With winter finally over, and April here, there are more signs of spring. An afternoon out in the country included a stop at the Bigelow Pioneer Cemetery State Nature Preserve. This area is known for it’s native grasses, but they aren’t yet growing.
There are some interesting mid 1800s headstones though.
Our Saturday continued with a tour of Greenlawn Cemetery. While nowhere close to as impressive as Recoleta Cemetery in Buenos Aires, or even Spring Grove Cemetery in Cincinnati, Greenlawn is the final resting place for numerous famous Ohioans including 5 governors, as well as a number of military sections for the various wars since the mid 1800s, among the 150,000+ people buried here.
Columbus’s favorite son – famed aviator and more – Eddie Rickenbacker.
Those who regularly follow this blog know that the website Roadside America is one of my favorite sources for the strange and unusual. A few years ago we visited most of the Roadside America attractions for Columbus and detailed them in this post
One of the cultures of Buenos Aires is one that celebrates in a grand way those who have died. The best example of this is the world renown Recoleta Cemetery.
If you search for ‘worlds most impressive cemeteries’ Recoleta Cemetery will always be included in any list. It is huge, historical, ornate, impressive and at times macabre. There are so many stunning scenes that it will be broken up into 3 postings, to keep the size reasonable.
Recoleta Cemetery – final resting place for the rich and famous of Argentina.
New Orleans is famous for their approach towards funerals and burials. Because of their location the city has always taken a unique approach towards cemeteries. Instead of burying people in the grown New Orleans has always gone vertical.
Because of the popularity, and vandalism, you must attend a tour to check out the cemetery. Our tour guide was fantastic – combining humor with knowledge.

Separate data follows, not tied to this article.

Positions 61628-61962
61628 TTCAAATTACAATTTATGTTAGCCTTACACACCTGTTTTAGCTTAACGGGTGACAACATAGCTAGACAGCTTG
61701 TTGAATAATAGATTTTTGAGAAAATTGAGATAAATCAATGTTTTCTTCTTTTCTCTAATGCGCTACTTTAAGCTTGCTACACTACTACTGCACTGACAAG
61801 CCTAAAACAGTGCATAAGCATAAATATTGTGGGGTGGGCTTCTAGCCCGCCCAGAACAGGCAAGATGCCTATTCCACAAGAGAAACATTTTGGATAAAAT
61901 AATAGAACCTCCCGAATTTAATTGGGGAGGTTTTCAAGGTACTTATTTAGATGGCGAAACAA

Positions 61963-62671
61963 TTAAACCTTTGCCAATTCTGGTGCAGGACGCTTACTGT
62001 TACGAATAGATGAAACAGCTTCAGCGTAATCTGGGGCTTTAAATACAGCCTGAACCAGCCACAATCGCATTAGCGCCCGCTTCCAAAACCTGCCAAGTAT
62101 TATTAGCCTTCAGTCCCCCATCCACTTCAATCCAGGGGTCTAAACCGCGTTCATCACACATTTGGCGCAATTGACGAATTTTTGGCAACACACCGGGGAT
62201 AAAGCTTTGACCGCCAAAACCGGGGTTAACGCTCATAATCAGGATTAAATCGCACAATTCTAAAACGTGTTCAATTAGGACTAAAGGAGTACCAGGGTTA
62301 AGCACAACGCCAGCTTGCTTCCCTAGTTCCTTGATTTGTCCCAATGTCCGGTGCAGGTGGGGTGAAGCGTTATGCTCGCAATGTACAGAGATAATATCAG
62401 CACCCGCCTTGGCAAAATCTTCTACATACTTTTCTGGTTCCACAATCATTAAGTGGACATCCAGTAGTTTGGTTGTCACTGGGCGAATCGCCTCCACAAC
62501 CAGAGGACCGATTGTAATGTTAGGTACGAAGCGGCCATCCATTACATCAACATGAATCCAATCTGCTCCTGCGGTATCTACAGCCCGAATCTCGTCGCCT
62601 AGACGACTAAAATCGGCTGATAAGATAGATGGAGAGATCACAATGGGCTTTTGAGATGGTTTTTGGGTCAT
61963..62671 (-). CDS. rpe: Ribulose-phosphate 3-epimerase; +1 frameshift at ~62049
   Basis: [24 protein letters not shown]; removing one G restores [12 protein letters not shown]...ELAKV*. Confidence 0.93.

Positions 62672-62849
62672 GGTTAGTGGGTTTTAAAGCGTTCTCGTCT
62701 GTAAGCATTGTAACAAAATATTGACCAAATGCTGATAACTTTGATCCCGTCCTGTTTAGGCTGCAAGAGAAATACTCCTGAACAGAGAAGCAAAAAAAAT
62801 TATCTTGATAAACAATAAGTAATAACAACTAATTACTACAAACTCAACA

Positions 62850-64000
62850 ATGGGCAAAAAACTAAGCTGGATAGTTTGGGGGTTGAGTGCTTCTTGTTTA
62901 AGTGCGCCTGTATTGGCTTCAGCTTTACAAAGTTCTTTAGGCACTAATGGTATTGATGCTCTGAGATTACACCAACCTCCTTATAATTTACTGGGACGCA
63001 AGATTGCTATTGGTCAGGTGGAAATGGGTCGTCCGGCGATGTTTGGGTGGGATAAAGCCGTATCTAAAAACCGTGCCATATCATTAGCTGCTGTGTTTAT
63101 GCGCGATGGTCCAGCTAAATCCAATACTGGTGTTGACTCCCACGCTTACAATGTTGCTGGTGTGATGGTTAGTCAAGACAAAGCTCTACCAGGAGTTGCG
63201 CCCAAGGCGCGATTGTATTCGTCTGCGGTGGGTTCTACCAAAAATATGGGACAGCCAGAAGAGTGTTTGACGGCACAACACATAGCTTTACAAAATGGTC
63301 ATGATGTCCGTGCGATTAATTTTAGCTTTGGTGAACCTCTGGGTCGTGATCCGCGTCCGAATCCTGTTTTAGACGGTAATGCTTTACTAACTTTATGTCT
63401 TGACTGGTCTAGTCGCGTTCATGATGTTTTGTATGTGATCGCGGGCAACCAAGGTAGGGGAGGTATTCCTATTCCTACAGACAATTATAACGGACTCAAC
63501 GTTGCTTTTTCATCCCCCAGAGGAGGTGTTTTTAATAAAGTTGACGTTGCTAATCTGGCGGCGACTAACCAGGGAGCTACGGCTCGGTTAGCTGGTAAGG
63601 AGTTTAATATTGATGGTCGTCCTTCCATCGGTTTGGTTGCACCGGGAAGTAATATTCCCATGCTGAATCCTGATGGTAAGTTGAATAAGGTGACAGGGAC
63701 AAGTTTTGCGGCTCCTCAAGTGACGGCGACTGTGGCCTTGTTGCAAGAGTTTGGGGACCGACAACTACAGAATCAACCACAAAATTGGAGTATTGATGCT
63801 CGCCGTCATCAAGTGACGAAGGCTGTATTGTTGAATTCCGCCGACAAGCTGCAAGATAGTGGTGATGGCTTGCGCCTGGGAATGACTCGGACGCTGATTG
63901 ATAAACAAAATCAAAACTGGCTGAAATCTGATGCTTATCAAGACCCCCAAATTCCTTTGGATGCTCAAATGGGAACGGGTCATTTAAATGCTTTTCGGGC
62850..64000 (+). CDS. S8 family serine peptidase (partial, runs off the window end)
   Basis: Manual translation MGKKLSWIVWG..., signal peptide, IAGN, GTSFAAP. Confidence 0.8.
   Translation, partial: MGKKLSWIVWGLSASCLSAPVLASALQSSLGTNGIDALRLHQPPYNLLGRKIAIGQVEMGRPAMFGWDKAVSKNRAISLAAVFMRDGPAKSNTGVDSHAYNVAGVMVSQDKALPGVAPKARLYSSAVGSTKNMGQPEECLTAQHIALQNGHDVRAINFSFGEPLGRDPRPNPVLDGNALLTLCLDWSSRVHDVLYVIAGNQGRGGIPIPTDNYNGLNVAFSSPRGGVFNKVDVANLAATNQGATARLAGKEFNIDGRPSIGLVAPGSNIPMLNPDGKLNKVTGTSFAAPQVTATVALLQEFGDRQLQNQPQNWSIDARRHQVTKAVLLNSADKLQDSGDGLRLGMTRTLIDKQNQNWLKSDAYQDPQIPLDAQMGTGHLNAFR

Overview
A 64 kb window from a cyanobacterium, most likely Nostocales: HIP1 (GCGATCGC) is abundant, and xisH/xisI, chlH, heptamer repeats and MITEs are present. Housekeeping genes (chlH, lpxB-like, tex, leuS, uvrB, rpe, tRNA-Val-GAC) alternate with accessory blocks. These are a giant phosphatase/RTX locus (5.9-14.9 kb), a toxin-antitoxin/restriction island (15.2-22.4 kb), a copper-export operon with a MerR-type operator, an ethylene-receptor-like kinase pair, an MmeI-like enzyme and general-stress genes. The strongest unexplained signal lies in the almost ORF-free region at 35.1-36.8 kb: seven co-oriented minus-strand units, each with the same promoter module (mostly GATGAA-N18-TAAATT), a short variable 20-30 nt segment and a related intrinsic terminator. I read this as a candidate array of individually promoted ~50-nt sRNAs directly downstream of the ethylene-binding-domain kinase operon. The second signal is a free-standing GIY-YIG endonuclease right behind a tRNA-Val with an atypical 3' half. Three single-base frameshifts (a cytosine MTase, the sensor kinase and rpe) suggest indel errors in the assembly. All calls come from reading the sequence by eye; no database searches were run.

The cemetery is the oldest in town, dating from the late 1700s.
There have been a number of construction approaches over the years for the vertical vaults. As a result there are tens of thousands of remains throughout the cemetery.
Most are owned by individual families. Many have small fences surrounding them to delineate their space.
Over the years some have been maintained more than others. The original brick ones have had their mortar dry up and fall out, with the fix being to cover them in stucco.
From certain angles they appear to be additional downtown buildings.
A few have tributes – not sure what an angel and a voodoo head symbolize.
The visuals throughout are stunning.
Some of the other tour participants fit the mood.
One of the interesting aspects is the ‘common’ space. If you don’t have a family crypt, or you have ‘lost your lease’, you are placed into the large community vault. There are literally thousands of remains there.
The history of New Orleans and cemeteries is a very interesting one. With the guide we had we learned much, and were able to experience the macabre beauty of the St Louis Cemetery #1.